visiting variants using lambdas - part 2

18 october 2016

In my previous article, "visiting variants using lambdas - part 1", I wrote about a simple technique (using boost::hana) that allows variant visitation using lambdas.

The technique consisted in passing several lambdas to boost::hana::overload in order to create a "local" visitor, without having to define a class/struct.

Here's an example:

using vnum = vr::variant<int, float, double>;

auto vnp = make_visitor
(
    [](int x)    { cout << x << "i\n"; },
    [](float x)  { cout << x << "f\n"; },
    [](double x) { cout << x << "d\n"; }
);

// Prints "0i"
vnum v0{0};
vr::visit(vnp, v0);

// Prints "5f"
v0 = 5.f;
vr::visit(vnp, v0);

// Prints "33.51d"
v0 = 33.51;
vr::visit(vnp, v0);

(You can find a similar example on GitHub.)

"Recursive" variants

A "recursive" variant is a variant which can contain itself, and can be used to represent recursive structures (e.g. JSON objects).

Neither std::variant nor boost::variant make use of dynamic memory allocation, however - you can think of them as tagged unions. This means that variants have fixed size, and that the snippet below will not compile:

struct my_variant
{
    // ...what is `sizeof(_data)`?
    vr::variant<int, my_variant> _data;
};

Therefore, in order to allow the definition of recursive variants, indirection must be used. Making use of dynamic memory allocation is a straightforward way of achieving this: std::unique_ptr or std::vector are examples of data structures that can be used to define recursive variants. Here's an example that compiles:

struct my_variant
{
    // OK!
    vr::variant<int, std::unique_ptr<my_variant>> _data;
};

Let's move on by extending the vnum variant type (seen in part 1) to support vectors of other vnum instances.

The first problem is that the variant will have to refer to itself in its own type alias definition - one possible solution is forward-declaring a vnum_wrapper class (which can be safely "stored" in std::vector since the approval of N4510):

namespace impl
{
    struct vnum_wrapper;

    using varr = std::vector<vnum_wrapper>;
    using vnum = vr::variant<int, float, double, varr>;

    struct vnum_wrapper
    {
        vnum _data;

        template <typename... Ts>
        vnum_wrapper(Ts&&... xs)
            : _data{std::forward<Ts>(xs)...}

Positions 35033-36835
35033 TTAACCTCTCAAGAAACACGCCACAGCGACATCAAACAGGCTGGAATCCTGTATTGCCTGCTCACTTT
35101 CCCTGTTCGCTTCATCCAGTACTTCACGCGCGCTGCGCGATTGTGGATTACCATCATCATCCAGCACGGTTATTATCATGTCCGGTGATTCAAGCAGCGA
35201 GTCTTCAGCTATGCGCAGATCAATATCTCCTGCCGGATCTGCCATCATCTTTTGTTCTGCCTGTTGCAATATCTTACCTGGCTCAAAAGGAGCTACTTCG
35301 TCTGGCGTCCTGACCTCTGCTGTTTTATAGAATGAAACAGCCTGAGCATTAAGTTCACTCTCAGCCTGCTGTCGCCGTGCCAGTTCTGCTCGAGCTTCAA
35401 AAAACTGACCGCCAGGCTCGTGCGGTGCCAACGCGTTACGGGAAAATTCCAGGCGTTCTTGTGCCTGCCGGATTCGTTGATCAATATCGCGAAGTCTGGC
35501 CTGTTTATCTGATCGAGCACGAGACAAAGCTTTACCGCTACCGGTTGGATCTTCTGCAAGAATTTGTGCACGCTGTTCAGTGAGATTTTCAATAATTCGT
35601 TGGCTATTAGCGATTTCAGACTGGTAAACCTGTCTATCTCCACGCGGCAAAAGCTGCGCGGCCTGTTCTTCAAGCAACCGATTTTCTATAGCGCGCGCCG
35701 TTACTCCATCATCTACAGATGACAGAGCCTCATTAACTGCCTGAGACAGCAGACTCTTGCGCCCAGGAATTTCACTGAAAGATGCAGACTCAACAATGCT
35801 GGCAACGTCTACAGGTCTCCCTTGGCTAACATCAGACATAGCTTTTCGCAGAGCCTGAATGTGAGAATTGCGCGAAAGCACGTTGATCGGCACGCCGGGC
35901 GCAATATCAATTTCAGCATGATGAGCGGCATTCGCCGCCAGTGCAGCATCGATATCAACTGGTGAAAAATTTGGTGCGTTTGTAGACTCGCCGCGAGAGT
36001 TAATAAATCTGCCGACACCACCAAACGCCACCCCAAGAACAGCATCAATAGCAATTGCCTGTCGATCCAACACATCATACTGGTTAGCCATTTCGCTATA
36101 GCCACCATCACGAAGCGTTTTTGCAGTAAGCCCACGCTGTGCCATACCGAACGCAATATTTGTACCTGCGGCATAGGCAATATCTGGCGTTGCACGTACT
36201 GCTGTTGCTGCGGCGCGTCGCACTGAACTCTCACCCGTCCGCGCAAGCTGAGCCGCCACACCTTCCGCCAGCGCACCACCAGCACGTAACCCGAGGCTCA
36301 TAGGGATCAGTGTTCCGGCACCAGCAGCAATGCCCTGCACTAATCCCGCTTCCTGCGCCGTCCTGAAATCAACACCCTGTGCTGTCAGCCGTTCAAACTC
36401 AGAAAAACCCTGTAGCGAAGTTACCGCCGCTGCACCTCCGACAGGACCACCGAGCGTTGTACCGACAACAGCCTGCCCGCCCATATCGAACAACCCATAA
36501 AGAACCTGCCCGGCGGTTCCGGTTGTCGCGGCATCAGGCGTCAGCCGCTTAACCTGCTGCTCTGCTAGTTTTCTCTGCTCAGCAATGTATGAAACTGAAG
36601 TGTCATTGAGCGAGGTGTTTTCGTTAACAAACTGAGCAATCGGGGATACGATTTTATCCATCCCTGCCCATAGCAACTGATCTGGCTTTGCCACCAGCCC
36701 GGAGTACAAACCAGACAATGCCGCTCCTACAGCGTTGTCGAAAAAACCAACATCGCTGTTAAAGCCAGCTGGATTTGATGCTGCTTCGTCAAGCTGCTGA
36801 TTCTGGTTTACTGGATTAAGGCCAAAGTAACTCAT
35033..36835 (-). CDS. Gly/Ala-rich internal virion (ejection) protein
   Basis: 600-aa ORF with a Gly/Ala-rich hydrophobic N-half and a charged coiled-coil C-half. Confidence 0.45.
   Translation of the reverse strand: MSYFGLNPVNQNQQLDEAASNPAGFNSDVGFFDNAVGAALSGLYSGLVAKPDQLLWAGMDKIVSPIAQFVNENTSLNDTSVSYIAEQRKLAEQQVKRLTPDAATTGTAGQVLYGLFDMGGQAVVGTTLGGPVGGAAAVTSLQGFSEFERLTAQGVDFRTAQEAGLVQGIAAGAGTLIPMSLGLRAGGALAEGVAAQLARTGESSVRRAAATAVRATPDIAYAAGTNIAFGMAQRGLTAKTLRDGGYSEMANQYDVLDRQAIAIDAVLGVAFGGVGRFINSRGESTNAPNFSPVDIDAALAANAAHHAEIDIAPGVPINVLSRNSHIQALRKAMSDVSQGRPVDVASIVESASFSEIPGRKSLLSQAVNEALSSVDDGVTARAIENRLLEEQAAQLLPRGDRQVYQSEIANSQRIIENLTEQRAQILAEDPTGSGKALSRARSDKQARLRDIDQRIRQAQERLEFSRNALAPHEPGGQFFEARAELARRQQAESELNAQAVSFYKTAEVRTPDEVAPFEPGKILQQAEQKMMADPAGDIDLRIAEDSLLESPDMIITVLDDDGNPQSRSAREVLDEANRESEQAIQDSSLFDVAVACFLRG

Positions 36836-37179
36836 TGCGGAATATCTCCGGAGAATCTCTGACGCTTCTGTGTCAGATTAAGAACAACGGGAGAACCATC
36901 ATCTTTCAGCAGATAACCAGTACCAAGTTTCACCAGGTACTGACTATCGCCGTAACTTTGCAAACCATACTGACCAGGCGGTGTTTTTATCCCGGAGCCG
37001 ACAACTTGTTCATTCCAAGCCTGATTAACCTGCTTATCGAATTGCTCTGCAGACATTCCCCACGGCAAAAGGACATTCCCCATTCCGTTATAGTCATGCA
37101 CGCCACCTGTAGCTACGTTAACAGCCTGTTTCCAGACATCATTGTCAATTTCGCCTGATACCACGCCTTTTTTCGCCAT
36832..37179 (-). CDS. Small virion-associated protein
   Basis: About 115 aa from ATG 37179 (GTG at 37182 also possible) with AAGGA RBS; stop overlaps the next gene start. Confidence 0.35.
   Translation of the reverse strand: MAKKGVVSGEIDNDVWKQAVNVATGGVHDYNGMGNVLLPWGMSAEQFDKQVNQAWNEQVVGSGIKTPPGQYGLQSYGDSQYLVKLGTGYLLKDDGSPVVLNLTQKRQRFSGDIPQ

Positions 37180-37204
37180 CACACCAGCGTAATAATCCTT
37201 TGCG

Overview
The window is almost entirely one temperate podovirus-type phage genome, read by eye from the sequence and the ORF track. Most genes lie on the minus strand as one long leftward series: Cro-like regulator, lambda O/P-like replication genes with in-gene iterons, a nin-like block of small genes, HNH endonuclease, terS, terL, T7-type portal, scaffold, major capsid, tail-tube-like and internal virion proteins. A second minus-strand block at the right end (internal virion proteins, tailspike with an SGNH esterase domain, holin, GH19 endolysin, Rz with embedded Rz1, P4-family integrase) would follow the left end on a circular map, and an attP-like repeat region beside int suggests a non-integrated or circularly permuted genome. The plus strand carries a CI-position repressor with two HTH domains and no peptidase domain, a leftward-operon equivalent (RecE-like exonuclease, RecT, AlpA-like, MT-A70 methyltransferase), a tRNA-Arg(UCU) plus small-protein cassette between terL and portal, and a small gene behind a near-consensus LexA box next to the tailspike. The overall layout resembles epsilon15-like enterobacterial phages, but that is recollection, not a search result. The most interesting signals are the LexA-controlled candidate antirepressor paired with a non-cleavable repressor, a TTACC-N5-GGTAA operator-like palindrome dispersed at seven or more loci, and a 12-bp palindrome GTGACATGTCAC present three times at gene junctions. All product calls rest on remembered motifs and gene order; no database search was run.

{
        }
    };
}

// Expose `vnum` and `varr` to the user
using vnum = impl::vnum;
using impl::varr;

Thanks to the indirection provided by std::vector and to the wrapper class, vnum can now be used recursively:

vnum v0 = 0;
vnum v1 = 5.f;
vnum v2 = 33.51;
vnum v3 = varr{vnum{1}, vnum{2.0}, vnum{3.f}};
vnum v4 = varr{vnum{5}, varr{vnum{7}, vnum{8.0}, vnum{9.}}, vnum{4.f}};

(Note that creating something similar to vnum_wrapper works well with both boost::variant and std::variant. There is a small caveat: it does not compile with libc++ unless the constructor is constrained using enable_if. See the addendum section for more information.)

Let's take a look visitation techniques in the following sections.

"Traditional" recursive visitation

As seen in the last article, this technique requires the definition of a separate class/struct. The implementation is straightforward:

struct vnum_printer
{
    void operator()(int x)    { cout << x << "i\n"; }
    void operator()(float x)  { cout << x << "f\n"; }
    void operator()(double x) { cout << x << "d\n"; }

    void operator()(const varr& arr)
    {
        for(const auto& x : arr)
        {
            vr::visit_recursively(*this, x);
        }
    }
};

The vr::visit_recursively function is a simple wrapper for vr::visit that hides the vnum_wrapper::_data access:

template <typename TVisitor, typename TVariant>
decltype(auto) visit_recursively(TVisitor&& visitor, TVariant&& variant)
{
    return vr::visit
    (
        std::forward<TVisitor>(visitor),
        std::forward<TVariant>(variant)._data
    );
}

All that's left is invoking vr::visit, and everything just works™:

// Prints "0i".
vnum v0{0};
vr::visit(vnum_printer{}, v0);

// Prints "5f".
v0 = 5.f;
vr::visit(vnum_printer, v0);

// Prints "33.51d".
v0 = 33.51;
vr::visit(vnum_printer, v0);

// Prints "1i 2d 3f".
v0 = varr{vnum{1}, vnum{2.0}, vnum{3.f}};
vr::visit(vnp, v0);

// Prints "5i 7i 8d 9d 4f".
v0 = varr{vnum{5}, varr{vnum{7}, vnum{8.0}, vnum{9.}}, vnum{4.f}};
vr::visit(vnp, v0);

(You can find a similar example on GitHub.)

"Lambda-based" recursive visitation - take one

Applying the boost::hana::overload solution seen in part one to recursive variants seems like a reasonable plan.

auto my_visitor = boost::hana::overload
(
    [](int x)    { cout << x << "i\n"; },
    [](float x)  { cout << x << "f\n"; },
    [](double x) { cout << x << "d\n"; },

    [&](const varr& arr)
    {
        for(const auto& x : arr)
        {
            vr::visit_recursively(my_visitor, x);
        }
    }
);

Unfortunately, we are greeted with a compiler error: